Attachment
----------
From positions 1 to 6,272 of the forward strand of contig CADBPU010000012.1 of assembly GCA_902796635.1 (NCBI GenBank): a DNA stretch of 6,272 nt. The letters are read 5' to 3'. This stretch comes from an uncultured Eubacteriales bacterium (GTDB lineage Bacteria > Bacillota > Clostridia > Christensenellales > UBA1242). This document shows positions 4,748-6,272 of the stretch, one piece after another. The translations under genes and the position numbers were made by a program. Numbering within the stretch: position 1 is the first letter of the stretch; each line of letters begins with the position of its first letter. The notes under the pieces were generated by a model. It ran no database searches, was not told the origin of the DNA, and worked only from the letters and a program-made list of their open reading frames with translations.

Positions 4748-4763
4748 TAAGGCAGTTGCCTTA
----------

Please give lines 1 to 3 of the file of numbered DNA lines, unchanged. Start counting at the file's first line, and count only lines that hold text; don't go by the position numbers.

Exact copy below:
From positions 1 to 6,272 of the forward strand of contig CADBPU010000012.1 of assembly GCA_902796635.1 (NCBI GenBank): a DNA stretch of 6,272 nt. The letters are read 5' to 3'. This stretch comes from an uncultured Eubacteriales bacterium (GTDB lineage Bacteria > Bacillota > Clostridia > Christensenellales > UBA1242). This document shows positions 4,748-6,272 of the stretch, one piece after another. The translations under genes and the position numbers were made by a program. Numbering within the stretch: position 1 is the first letter of the stretch; each line of letters begins with the position of its first letter. The notes under the pieces were generated by a model. It ran no database searches, was not told the origin of the DNA, and worked only from the letters and a program-made list of their open reading frames with translations.

Positions 4748-4763
4748 TAAGGCAGTTGCCTTA